The landslide in Manipur’s Tamenglong district headquarters, which claimed 9 lives and left 5 injured, was “closely linked with the heavy rain in short duration with high intensity of rainfall may be treated as climate change event,” according to climate experts.
Heavy rain with high intensity was started after midnight of the July 11 and a total rainfall of 158.8 mm was received within the next five hours i.e. 12 midnight to 5 am of July 11, 2018, according to nodal officer Dr T Brajakumar of the State climate cell of Environment Directorate.
During 2-3 am of July 11, 2018, about 44.2 mm (i.e. 44.2 liters of rain water at 1 square meter area in one hour) was recorded as total rainfall in an hour, which is treated as very high intensity, said Brajakumar who has been monitoring the state climate datas since the few decades. This heavy rain in short duration with high intensity may also be one of the reasons for landslides occurred at New Salem, Tamenglong, and Ward No. 4 at around 3 am of July 11, 2018.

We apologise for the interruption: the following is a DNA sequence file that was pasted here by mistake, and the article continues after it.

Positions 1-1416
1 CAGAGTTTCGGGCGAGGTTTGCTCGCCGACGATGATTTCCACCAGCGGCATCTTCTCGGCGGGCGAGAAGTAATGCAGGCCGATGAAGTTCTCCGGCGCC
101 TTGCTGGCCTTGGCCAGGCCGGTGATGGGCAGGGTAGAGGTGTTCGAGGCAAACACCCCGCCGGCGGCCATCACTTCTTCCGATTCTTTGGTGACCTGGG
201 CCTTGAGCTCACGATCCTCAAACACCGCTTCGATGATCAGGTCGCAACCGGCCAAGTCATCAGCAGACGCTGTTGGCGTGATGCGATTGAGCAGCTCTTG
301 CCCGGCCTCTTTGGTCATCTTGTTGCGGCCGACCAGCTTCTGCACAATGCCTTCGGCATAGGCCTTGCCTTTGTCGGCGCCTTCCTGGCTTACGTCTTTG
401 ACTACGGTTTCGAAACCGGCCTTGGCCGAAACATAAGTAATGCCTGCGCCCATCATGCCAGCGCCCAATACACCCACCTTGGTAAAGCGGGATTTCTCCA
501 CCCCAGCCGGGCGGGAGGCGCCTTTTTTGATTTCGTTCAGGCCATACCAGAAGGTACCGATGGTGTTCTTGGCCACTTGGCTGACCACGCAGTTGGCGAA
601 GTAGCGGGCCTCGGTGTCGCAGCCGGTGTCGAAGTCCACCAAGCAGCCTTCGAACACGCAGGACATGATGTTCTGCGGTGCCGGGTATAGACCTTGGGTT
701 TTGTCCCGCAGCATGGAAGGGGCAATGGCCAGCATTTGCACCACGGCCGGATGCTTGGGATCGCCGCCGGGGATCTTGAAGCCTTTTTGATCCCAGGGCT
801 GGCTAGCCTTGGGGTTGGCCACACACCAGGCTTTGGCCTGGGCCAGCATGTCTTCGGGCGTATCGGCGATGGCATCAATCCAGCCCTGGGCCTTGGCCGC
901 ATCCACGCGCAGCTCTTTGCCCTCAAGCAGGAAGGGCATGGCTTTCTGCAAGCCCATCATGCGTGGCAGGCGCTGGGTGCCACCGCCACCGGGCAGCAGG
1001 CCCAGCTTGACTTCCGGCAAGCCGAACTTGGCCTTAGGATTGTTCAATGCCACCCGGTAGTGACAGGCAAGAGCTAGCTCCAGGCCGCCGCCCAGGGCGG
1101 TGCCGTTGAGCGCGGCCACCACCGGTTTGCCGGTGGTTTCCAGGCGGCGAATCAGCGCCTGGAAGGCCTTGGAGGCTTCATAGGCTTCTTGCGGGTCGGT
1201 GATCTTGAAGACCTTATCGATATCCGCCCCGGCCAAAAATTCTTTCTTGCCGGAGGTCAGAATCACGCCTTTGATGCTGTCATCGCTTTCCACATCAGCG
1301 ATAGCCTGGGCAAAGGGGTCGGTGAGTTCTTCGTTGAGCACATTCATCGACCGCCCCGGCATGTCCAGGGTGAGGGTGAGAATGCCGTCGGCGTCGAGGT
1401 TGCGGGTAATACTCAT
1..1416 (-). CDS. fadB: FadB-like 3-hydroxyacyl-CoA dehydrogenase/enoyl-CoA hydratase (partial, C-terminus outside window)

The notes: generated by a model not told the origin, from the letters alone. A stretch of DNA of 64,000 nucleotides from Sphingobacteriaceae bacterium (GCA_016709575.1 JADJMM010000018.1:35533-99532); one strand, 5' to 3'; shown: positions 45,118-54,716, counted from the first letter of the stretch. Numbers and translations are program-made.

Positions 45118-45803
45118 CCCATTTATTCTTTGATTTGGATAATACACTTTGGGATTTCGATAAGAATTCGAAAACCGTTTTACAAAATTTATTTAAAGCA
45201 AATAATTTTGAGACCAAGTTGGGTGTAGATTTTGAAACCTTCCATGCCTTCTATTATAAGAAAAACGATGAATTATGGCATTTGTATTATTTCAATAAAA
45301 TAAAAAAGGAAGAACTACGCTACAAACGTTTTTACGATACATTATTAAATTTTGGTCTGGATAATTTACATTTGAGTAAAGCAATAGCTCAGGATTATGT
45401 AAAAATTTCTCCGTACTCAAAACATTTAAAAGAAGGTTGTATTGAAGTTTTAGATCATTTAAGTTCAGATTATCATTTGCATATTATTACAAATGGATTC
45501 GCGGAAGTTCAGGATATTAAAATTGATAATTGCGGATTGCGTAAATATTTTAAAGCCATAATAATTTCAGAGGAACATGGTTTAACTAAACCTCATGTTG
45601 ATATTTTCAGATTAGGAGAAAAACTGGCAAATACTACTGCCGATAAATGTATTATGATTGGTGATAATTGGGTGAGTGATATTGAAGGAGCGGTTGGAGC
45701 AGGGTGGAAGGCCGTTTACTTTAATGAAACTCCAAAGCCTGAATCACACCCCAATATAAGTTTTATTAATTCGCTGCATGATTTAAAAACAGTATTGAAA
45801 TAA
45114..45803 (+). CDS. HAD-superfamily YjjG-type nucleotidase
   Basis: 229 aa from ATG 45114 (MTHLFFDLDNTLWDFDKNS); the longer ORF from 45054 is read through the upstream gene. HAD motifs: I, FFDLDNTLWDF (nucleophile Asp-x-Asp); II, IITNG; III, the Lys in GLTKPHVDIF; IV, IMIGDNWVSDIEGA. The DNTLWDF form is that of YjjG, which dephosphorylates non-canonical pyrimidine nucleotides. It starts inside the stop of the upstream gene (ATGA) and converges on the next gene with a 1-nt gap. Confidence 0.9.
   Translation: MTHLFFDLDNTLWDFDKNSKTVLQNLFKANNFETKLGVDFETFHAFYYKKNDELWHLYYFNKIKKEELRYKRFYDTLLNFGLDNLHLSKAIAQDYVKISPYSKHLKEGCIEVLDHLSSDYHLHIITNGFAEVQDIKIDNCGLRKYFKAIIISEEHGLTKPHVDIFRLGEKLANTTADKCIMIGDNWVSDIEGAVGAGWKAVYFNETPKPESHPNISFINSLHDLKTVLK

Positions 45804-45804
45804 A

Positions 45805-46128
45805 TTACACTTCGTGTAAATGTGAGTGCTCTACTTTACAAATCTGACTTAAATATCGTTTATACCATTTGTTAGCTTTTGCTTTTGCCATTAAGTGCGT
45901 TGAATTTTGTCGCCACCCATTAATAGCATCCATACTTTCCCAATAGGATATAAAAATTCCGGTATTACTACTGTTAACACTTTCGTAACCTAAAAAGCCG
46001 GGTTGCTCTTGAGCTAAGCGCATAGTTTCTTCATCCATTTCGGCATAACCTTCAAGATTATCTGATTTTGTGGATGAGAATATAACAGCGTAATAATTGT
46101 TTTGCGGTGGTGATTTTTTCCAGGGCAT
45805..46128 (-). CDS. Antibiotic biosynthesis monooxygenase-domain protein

Wednesday’s casualties are the largest since 20 people were killed in a massive landslide in August 2015 in the remote village of Joumol in Manipur’s Chandel district bordering Myanmar.
A State Government employee, who had been staying in the Tamenglong district headquarters, which is about 150 km west of Imphal for quite some felt that Wednesday’s rain was one of the heaviest rainfalls in the district.
Echoing a similar feeling, a resident of ward No.4 also informed that there was a similar incident around a decade back following heavy rain.
The heavy rain on July 11 also submerged a large area of paddy fields in the Noney area under Noney district of the state as well, reports added.
Tamenglong like situation already occurred in Senapati after the district received a large amount of rain(40.8mm) within one hour on August 26, 2017.
On April 5, 2017, four houses and one local playground were damaged by a massive landslide at Sirarakhong village following intense rain in Ukhrul district.
Interestingly, Imphal also received the highest rainfall since 1956, recording 2,439.4 mm in 2017 till December 13 or 68.71% above the state’s annual precipitation of 1446.3mm,according to a press release of the Indian Council of Agricultural Research’s Imphal centre issued on December 13 last year.Rainfall above 2,000mm was recorded only in 1991 (2,110.6mm) and 1993 (2,171.6mm, it added. In 2017, the highest rainfall was recorded on March 31 (103.4mm).